Mose Buchele
Windbreak, a sturdy plastic shrink wrap, has helped keep the cold wind out and keep pipes from freezing at the Sand Hill natural gas power plant outside of Austin.

The reasons for high winter risk this year vary across the country.

In Southern states like Texas, power plants, transmission lines and gas distribution systems are designed to withstand the summer heat, not the winter cold. In the New England states, NERC has flagged limited natural gas pipeline capacity and low liquid fuel inventories as cause for concern.

But the big picture is similar all over: the power grid is changing. It’s getting more electricity from natural gas and solar and wind, all sources that don’t always perform well in winter storms. Meanwhile, electricity demand is increasing, pulling more energy from often shrinking reserves. When you add in more frequent climate change-fueled winter storms: experts say you have a recipe for power failures.

“We are between a rock and hard place, or a rock and a cold place,” said Alison Silverstein, an energy consultant and former official at the Federal Energy Regulatory Commission.

She said winterizing power plants is low-hanging fruit. But long-term improvements like building out electricity transmission and gas pipeline capacity will take a lot more time and money.

That’s why, she said, grid managers should focus more on promoting energy efficiency and reducing energy demand.

“This isn’t a problem that you can delay any longer,” Silverstein said. “The only way to get out of it responsibly, quickly is massive amounts of energy efficiency because we can’t build our way out of this fast enough.”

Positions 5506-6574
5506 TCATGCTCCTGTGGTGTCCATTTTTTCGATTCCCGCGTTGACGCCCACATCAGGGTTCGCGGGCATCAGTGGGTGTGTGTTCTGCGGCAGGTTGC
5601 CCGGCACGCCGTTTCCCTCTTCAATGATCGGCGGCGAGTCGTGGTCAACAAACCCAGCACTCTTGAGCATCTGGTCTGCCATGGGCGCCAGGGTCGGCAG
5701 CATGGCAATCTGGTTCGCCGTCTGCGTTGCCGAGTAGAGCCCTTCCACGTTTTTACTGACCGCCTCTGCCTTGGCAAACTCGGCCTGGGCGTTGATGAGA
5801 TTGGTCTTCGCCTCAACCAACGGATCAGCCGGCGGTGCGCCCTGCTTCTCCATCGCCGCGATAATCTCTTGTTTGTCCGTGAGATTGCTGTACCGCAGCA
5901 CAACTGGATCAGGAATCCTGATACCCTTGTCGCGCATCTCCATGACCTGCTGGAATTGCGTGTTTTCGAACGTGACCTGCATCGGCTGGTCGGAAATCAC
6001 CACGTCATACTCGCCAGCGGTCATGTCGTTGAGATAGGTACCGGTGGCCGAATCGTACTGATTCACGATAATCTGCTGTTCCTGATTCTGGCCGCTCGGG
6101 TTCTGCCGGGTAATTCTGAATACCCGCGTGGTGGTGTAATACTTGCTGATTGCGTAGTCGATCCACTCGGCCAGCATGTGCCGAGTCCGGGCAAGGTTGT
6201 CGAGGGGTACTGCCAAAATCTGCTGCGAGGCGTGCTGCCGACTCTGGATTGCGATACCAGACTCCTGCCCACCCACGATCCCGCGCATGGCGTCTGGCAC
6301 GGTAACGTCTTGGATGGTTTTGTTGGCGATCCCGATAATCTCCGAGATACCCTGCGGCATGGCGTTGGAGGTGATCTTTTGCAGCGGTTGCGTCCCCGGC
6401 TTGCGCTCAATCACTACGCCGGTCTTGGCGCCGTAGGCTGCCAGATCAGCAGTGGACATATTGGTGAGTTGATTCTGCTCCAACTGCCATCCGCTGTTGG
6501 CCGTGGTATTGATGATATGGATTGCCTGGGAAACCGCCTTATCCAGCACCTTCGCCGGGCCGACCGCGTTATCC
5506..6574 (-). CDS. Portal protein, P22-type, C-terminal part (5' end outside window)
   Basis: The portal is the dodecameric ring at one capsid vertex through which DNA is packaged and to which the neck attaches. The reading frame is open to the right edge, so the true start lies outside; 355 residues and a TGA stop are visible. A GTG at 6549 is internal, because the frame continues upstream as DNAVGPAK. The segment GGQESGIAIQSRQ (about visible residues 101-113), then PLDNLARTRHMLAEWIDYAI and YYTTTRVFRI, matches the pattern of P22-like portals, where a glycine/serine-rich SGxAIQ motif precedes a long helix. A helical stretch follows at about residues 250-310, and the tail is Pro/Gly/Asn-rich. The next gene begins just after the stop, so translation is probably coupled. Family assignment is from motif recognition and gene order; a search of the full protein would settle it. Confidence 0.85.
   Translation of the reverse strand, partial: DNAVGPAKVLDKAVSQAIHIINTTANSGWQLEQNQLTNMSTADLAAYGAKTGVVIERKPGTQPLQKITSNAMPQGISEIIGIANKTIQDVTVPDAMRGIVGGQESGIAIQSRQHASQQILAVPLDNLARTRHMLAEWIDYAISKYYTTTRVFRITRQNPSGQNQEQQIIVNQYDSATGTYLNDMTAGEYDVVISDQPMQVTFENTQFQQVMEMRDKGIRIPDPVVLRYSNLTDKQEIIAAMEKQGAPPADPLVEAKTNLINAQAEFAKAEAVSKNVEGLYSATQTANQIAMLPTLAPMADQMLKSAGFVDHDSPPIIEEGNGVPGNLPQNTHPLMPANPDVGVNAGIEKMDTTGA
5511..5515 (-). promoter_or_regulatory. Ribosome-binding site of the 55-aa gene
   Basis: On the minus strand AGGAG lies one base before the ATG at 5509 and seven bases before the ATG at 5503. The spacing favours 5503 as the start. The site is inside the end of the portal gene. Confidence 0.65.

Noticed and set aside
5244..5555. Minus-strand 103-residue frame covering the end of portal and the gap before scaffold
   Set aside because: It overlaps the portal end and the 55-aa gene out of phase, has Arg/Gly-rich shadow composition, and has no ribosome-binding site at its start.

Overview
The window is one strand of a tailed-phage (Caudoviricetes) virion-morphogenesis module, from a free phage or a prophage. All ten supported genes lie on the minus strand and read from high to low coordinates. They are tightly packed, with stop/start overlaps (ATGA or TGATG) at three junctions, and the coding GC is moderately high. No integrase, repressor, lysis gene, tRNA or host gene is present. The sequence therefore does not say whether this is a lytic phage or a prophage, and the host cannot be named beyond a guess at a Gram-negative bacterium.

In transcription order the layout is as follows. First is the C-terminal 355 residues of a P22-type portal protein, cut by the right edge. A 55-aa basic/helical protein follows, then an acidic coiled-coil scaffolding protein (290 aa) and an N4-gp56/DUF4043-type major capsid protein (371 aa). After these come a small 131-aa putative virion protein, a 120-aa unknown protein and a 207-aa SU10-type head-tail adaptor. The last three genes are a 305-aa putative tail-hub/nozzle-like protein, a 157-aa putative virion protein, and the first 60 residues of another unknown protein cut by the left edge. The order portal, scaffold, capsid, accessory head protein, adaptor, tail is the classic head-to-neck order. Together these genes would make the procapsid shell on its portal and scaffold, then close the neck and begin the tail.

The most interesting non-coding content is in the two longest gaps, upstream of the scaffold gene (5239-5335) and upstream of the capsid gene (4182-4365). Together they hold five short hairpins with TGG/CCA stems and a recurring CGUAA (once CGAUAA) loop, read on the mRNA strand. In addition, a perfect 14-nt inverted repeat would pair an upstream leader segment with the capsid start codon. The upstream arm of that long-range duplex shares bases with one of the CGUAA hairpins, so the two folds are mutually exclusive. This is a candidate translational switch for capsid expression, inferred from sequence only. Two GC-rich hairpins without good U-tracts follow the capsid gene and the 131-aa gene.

Natural gas and electric systems contribute to the energy crunch

Federal regulators and critics are also urging stronger oversight of the natural gas industry.

“What we've really come to find out is these two systems are now one,” NERC’s Moura said. “We're reliant on the gas system to be just as reliable as the electric system.”

During the last two big winter storms, analysts said poor cold weather reliability standards for gas pipelines, and an under-regulated gas market created insufficient fuel supply to power plants, worsening the energy crunch.

“A really silly example is you can’t buy gas on the weekend,” Moura said. “When you have a very big cold spell come out of nowhere, and maybe Monday’s a holiday, you have three days in which you can’t buy gas and you can’t situate your gas units, because there’s no one to call on the weekend.”

Back at the Sand Hill gas plant in Kuffler said he’s doing what he can to be ready for the next big storm.

“Just because it’s happened within the last couple years, doesn't mean it’s not going to happen again, doesn’t mean it’s not going to be worse,” he said. “And we need to be prepared to handle that.”

But big structural changes to the energy system, from increasing reliability of the gas system to energy market reforms, take time, money and political will.

That’s a challenge, especially in states like Texas, where the energy industry has the political and financial clout to push back against more regulation and oversight.

Mose Buchele focuses on energy and environmental reporting at KUT. Got a tip? Email him at Follow him on Twitter @mosebuchele.